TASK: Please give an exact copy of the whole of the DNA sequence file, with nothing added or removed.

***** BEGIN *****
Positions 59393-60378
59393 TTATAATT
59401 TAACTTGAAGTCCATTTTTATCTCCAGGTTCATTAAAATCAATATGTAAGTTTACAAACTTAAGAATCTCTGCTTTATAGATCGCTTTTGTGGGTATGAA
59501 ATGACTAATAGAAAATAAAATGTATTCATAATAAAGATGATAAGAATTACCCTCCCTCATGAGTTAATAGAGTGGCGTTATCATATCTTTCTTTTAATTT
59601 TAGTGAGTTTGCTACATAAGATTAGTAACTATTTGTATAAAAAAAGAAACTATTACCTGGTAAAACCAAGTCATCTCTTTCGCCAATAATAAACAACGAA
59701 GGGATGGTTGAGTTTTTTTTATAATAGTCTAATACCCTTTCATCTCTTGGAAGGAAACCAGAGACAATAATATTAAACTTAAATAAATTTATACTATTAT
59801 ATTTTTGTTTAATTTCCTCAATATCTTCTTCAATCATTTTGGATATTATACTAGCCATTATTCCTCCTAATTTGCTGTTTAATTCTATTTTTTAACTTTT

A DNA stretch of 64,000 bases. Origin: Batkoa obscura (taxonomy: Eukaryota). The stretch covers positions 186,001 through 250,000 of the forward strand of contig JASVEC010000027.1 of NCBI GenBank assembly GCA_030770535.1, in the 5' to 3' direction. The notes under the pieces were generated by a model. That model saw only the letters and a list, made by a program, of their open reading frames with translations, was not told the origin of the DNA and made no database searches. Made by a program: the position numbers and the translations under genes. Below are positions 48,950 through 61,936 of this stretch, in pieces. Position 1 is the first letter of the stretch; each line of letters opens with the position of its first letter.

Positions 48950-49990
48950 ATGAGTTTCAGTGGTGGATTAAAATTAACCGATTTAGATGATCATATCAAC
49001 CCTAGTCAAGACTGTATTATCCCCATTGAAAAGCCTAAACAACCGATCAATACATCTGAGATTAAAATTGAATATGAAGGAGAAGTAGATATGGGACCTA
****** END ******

Positions 59393-60378
59393 TTATAATT
59401 TAACTTGAAGTCCATTTTTATCTCCAGGTTCATTAAAATCAATATGTAAGTTTACAAACTTAAGAATCTCTGCTTTATAGATCGCTTTTGTGGGTATGAA
59501 ATGACTAATAGAAAATAAAATGTATTCATAATAAAGATGATAAGAATTACCCTCCCTCATGAGTTAATAGAGTGGCGTTATCATATCTTTCTTTTAATTT
59601 TAGTGAGTTTGCTACATAAGATTAGTAACTATTTGTATAAAAAAAGAAACTATTACCTGGTAAAACCAAGTCATCTCTTTCGCCAATAATAAACAACGAA
59701 GGGATGGTTGAGTTTTTTTTATAATAGTCTAATACCCTTTCATCTCTTGGAAGGAAACCAGAGACAATAATATTAAACTTAAATAAATTTATACTATTAT
59801 ATTTTTGTTTAATTTCCTCAATATCTTCTTCAATCATTTTGGATATTATACTAGCCATTATTCCTCCTAATTTGCTGTTTAATTCTATTTTTTAACTTTT

A DNA stretch of 64,000 bases. Origin: Batkoa obscura (taxonomy: Eukaryota). The stretch covers positions 186,001 through 250,000 of the forward strand of contig JASVEC010000027.1 of NCBI GenBank assembly GCA_030770535.1, in the 5' to 3' direction. The notes under the pieces were generated by a model. That model saw only the letters and a list, made by a program, of their open reading frames with translations, was not told the origin of the DNA and made no database searches. Made by a program: the position numbers and the translations under genes. Below are positions 48,950 through 61,936 of this stretch, in pieces. Position 1 is the first letter of the stretch; each line of letters opens with the position of its first letter.

Positions 48950-49990
48950 ATGAGTTTCAGTGGTGGATTAAAATTAACCGATTTAGATGATCATATCAAC
49001 CCTAGTCAAGACTGTATTATCCCCATTGAAAAGCCTAAACAACCGATCAATACATCTGAGATTAAAATTGAATATGAAGGAGAAGTAGATATGGGACCTA